3. All employees MUST take their vacation time. In many cases, fraud will be detected by someone else performing the duties of the individual perpetrating the fraud. Therefore, employees who are hesitant and/or resistant to take their vacations should be watched very carefully.
4. Rotate job responsibilities. Once again, fraud becomes more difficult if the perpetrator does not have constant and sole access to certain data and processes.
5. Develop stronger internal controls which include proper segregation of duties. Since many small businesses have limited staff, it becomes increasingly difficult to define strong controls. For this reason, the ACFE report stated that only 16% of fraud was discovered through the company’s internal controls. Many small business owners delegate too much authority to their bookkeepers and/or controllers. Beware of weaknesses in your systems and implement the following controls:
a. The owner (or someone else within the organization) MUST continue to review key financial reports and records. All disbursements should have vendor invoices attached to the check stub with the manager/supervisor responsible for the expenditure approving it before payment.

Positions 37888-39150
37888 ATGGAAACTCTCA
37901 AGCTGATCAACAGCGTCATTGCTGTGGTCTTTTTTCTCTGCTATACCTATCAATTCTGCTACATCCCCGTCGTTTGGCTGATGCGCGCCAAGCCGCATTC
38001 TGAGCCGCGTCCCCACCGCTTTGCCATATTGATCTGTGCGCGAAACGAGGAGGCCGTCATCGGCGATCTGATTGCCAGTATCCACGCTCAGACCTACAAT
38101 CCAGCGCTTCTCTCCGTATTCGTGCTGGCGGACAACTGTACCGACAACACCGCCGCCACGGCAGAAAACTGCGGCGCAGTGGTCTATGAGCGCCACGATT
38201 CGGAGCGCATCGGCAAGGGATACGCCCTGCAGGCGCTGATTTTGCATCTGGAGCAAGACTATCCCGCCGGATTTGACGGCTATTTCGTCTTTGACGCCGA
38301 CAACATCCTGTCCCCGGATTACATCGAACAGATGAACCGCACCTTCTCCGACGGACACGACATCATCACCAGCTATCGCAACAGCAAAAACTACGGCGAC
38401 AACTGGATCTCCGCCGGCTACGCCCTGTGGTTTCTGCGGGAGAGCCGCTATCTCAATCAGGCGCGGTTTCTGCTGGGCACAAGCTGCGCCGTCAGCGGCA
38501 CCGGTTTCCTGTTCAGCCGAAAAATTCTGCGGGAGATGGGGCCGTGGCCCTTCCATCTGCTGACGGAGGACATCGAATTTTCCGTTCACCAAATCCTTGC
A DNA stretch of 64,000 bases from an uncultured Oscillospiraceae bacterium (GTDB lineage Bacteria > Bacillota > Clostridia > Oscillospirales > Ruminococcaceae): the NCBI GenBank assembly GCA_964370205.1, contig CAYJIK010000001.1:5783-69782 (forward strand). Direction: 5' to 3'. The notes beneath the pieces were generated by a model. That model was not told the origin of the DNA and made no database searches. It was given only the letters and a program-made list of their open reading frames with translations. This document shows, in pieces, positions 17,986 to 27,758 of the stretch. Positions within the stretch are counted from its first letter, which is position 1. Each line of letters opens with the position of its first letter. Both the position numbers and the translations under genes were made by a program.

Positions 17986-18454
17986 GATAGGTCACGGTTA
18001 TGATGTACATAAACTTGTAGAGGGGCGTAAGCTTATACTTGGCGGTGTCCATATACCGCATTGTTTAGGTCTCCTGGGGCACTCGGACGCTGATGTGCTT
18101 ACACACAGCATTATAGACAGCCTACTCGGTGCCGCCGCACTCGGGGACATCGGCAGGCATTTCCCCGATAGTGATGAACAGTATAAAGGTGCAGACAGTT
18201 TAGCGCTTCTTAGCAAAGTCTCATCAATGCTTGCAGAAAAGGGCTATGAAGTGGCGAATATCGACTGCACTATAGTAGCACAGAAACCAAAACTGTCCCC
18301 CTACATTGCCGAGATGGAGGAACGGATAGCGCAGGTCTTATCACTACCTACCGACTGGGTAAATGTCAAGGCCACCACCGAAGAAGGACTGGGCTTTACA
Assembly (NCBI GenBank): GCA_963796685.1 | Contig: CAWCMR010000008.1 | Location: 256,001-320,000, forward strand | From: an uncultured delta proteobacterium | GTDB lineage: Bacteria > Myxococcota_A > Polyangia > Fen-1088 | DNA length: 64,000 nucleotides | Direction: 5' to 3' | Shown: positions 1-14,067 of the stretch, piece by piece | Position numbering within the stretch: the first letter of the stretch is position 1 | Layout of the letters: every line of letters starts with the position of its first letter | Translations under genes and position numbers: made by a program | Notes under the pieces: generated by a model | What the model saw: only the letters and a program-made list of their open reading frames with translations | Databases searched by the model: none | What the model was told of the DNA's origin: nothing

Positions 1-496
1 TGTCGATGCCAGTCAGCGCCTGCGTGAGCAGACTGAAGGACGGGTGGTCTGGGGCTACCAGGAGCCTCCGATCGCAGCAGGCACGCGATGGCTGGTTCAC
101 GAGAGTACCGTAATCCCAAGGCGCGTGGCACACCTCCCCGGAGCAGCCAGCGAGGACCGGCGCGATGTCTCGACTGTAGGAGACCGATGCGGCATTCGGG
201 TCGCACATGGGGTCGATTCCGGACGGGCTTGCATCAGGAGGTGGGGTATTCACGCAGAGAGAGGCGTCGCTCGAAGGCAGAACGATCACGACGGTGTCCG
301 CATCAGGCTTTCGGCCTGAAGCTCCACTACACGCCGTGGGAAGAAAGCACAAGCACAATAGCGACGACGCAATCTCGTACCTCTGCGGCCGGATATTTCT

b. The person who signs the checks should NOT be the one who performs bank reconciliations. Detailed bank reconciliations should be reviewed and initialed by either the owner or an outside accountant who is familiar with the process.
c. The person responsible for billing needs to get an approval from someone outside of the accounting area in order to process credits to customers.
d. All suppliers added to the system need to have an approval by the manager requesting the product/services, in addition to that of the bookkeeper or controller. If the bookkeeper or controller is the one adding the supplier, the owner needs to approve it.
e. A report of additions and deletions of customers and suppliers should be reviewed and approved regularly by someone outside the accounting area.
f. Accounting systems should have security permissions prohibiting accounting personnel from making certain changes to financial data.
6. Before hiring new employees, perform background and credit checks. Many companies will perform a background check on key employees. However, 87% of the cases reflected the perpetrator had no previous criminal record. The #1 reason for occupational fraud in small businesses was due to financial pressures of the perpetrator. Therefore, credit checks can be a stronger indicator than the background check.
7. Be aware of employees living beyond their means or expressing personal financial difficulties. In 77% of the occurrences discovered and reported to the ACFE in their 2008 survey, individuals living beyond their means (41%) and personal financial difficulties (36%) were the key reasons fraud was perpetrated by employees of small businesses.
When it comes to fraud and the controls to deter and detect it, don’t bury your head in the sand. Take control and derail fraud before it rears its ugly head. It can happen to you. Can your company afford to lose $150,000 (or more)?
If you don’t have expertise in this area, bring in a professional to take a look at your systems and controls. The investment will probably be the best return your business will ever see.
Partner, NJ Office